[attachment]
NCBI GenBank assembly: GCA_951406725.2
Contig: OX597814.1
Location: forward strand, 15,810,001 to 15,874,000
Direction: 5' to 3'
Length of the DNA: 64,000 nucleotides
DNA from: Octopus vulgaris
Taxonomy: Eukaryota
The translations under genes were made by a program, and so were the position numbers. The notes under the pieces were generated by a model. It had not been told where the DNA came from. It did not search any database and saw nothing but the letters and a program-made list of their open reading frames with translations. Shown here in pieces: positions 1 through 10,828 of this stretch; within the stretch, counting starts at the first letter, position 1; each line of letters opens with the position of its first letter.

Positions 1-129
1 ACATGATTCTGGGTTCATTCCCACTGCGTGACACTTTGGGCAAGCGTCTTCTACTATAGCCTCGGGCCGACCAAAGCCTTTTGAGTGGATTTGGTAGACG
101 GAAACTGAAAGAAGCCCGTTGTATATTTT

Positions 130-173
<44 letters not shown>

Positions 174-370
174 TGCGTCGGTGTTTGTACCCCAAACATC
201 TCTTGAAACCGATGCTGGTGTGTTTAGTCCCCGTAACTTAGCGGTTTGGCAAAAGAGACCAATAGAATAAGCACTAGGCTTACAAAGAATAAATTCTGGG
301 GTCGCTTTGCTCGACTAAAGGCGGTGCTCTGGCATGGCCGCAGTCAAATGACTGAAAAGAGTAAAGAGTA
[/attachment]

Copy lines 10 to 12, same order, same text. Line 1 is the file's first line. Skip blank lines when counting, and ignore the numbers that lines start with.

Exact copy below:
1 ACATGATTCTGGGTTCATTCCCACTGCGTGACACTTTGGGCAAGCGTCTTCTACTATAGCCTCGGGCCGACCAAAGCCTTTTGAGTGGATTTGGTAGACG
101 GAAACTGAAAGAAGCCCGTTGTATATTTT

Positions 130-173